Thursday, May 29, 2008

The good and the bad side of Bulgarian money

Bulgarian money (image copied from here). At the bottom of the photo, i.e. the right sides of the bills, you can see the figures for recognition by the blind - circles, triangles and rectangles.

Current US dollars can be recognized by vision only. However, as Monique Garcia wrote in Chicago Tribune on May 21, "A ruling Tuesday by a federal appeals court in Washington may change all that. The judges found that because different denominations of paper money are indistinguishable by touch, the government is discriminating against blind people. The decision could force the Treasury Department to make significant changes to currency, such as printing different-sized bills for different amounts or giving them raised markings."

The news, plus a link to Garcia's article, was reported by a member of autism-disability forum AutAdvo. This started a discussion about how bank-notes (bills) could be made distinguishable to the blind. I wrote, "Our bills of higher nominals already have signs for the blind. They are circles and triangles about 3 mm big and slightly protruding." In fact, as you can see in the above image, even the smallest bill of 2 leva (EUR 1) is marked by figures, in this case two rectangles. I was mistaken because I don't rely on the raised marking to recognize bills. When holding a bill, I can only sense that this place of it is different; I hope that blind people with their trained touch can really sense the figures.

This money story makes me proud of my country (which doesn't happen often at all). We have surpassed much more developed and civilized nations. Watch us, Americans, and learn from us!

However, there is a sad moment in my delight, because I remember a night radio program in late 1996 or early 1997. The radio host had invited the representative of the International Monetary Fund for Bulgaria - an unusually high-ranking guest for a program broadcasted live between 12 PM and 4 AM. The host asked him whether he would advise Bulgarians to trust their currency and if so, what arguments he would use. The IMF man replied jokingly, "Yes, I would tell Bulgarians to like their money, because it is very beautiful!"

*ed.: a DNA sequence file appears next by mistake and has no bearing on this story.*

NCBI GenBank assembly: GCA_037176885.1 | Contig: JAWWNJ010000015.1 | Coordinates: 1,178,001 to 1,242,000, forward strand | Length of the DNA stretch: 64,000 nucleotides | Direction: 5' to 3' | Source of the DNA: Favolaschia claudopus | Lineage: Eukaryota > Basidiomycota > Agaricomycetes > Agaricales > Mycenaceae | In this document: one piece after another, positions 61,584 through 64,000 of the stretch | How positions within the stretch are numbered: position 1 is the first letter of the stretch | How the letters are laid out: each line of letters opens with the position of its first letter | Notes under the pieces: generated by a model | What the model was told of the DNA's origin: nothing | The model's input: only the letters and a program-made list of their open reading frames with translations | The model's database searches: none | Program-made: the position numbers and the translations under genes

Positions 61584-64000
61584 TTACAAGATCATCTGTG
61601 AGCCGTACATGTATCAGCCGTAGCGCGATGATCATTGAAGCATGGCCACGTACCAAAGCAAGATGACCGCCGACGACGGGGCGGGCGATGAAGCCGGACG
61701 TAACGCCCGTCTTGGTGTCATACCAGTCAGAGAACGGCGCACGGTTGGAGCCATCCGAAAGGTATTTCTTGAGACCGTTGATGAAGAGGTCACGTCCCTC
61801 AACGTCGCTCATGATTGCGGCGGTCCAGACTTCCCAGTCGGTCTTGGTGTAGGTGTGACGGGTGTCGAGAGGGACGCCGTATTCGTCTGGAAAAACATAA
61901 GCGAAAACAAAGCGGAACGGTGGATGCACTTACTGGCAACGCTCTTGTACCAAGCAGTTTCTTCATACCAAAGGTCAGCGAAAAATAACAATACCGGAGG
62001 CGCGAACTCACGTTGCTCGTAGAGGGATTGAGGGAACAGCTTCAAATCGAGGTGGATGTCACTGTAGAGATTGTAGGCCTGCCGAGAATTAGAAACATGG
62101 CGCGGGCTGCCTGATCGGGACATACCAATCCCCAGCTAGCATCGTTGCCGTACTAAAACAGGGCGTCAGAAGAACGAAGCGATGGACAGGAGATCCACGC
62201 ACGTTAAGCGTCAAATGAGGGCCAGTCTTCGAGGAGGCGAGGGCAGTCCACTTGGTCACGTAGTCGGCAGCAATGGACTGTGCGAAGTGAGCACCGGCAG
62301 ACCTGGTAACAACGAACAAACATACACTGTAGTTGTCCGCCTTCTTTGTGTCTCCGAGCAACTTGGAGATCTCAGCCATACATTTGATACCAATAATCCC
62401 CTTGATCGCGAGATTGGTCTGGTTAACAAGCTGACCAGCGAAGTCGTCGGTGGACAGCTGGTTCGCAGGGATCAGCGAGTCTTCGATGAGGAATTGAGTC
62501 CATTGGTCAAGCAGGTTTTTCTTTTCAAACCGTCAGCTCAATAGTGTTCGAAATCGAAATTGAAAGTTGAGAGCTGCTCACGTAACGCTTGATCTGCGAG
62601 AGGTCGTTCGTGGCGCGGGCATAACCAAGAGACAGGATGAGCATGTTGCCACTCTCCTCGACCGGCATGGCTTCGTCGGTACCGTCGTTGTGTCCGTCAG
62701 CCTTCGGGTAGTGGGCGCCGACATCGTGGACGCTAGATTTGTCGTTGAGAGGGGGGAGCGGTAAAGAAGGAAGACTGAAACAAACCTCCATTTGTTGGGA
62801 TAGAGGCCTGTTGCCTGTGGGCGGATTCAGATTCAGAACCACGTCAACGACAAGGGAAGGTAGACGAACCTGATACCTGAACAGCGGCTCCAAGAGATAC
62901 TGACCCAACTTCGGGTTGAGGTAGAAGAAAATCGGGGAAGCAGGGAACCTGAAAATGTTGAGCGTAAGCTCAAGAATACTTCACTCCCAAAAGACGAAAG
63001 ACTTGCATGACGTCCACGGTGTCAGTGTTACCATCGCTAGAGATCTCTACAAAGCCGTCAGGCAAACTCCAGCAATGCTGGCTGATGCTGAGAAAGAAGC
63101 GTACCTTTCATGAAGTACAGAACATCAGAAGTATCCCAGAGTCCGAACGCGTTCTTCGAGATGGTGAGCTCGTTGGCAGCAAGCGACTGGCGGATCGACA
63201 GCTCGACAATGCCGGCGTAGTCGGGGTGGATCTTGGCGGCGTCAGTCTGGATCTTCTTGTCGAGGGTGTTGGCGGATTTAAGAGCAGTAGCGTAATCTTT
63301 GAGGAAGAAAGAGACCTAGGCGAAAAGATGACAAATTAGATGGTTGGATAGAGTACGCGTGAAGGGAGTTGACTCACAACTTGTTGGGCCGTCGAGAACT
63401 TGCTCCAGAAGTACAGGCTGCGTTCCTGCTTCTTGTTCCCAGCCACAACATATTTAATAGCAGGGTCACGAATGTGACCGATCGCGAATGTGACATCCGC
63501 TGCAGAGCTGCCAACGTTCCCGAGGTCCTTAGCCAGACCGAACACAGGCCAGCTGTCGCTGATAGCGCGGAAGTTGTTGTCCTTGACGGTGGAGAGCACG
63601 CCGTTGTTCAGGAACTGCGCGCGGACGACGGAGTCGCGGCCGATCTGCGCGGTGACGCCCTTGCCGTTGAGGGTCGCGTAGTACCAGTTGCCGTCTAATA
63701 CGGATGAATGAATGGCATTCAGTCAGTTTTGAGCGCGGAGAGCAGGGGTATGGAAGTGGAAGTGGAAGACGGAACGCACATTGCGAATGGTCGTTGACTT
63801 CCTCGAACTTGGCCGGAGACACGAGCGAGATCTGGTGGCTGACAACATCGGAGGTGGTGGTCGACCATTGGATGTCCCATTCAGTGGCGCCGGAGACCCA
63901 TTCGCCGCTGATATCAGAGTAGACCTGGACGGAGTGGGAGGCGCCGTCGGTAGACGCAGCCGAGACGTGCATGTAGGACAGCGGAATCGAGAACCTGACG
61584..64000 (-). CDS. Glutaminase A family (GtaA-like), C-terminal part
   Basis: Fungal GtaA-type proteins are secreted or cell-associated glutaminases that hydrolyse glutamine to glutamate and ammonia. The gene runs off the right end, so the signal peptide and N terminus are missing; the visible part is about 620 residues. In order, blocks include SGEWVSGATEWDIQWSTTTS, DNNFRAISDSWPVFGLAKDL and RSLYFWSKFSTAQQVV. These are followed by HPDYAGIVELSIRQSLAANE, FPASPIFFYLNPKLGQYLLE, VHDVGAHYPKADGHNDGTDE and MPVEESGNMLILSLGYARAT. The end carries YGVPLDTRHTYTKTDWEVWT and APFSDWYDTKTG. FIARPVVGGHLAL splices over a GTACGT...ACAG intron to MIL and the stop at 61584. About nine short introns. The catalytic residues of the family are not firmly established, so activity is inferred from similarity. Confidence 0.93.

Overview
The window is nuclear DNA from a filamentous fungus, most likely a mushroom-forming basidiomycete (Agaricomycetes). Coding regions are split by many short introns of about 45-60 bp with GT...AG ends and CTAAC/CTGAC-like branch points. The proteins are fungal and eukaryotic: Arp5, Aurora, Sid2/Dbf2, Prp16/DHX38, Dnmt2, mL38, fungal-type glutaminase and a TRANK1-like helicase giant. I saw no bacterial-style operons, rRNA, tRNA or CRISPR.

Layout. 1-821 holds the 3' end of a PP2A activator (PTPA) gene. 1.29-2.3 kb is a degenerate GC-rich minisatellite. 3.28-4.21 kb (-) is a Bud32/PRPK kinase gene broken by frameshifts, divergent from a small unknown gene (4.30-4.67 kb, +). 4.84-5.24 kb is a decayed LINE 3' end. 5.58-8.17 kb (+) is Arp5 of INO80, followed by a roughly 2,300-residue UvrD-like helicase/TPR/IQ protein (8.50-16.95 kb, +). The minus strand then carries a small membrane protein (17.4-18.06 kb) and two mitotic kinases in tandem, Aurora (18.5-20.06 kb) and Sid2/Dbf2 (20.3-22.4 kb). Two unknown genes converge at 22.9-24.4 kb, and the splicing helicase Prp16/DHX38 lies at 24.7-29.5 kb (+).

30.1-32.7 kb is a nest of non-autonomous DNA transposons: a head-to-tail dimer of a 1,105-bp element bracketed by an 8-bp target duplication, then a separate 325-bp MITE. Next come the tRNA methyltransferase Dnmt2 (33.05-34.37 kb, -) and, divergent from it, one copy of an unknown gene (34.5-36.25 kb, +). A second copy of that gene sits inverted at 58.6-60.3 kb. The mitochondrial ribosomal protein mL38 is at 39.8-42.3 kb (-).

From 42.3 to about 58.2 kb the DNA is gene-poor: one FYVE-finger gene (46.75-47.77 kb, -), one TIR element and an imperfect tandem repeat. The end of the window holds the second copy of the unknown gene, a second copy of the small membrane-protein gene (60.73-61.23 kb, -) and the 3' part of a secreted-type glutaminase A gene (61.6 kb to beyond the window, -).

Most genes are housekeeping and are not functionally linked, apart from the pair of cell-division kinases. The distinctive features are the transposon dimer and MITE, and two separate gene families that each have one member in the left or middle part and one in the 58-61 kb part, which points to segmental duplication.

This dialogue, taking place in the most surreal hours of the night, quite fitted the surreal situation in Bulgaria at that time. We were suffering hyperinflation of the type usually observed after a world war. Upon receiving my salary, I thought what I could do to prevent it being eaten away by inflation and decided to buy paper for the printer at my workplace. (Of course my employer had to buy this paper, but Bulgarian university teachers are forced to finance their work with their meager wages.) So I went to the bookstore just to discover that a package of print paper costed a little more than 3 my monthly salaries. At the maximum of hyperinflation, my salary had thawed to the equivalent of $ 4, and $ 0.6 of it was actually held as income tax.

The next government, after quashing the hyperinflation, made a monetary reform. The beautiful bills to which the IMF representative was referring were replaced by new ones, also beautiful, and with raised marking for the blind. So far so good.

However, poverty remained chronic in Bulgaria and ordinary people were trained to think that there is nothing wrong if their incomes increase at a slower rate than inflation. Now, analysts are warning us to prepare for a new surge of inflation, based on increase of fuel and food prices.

But at least we have better money than the Americans.

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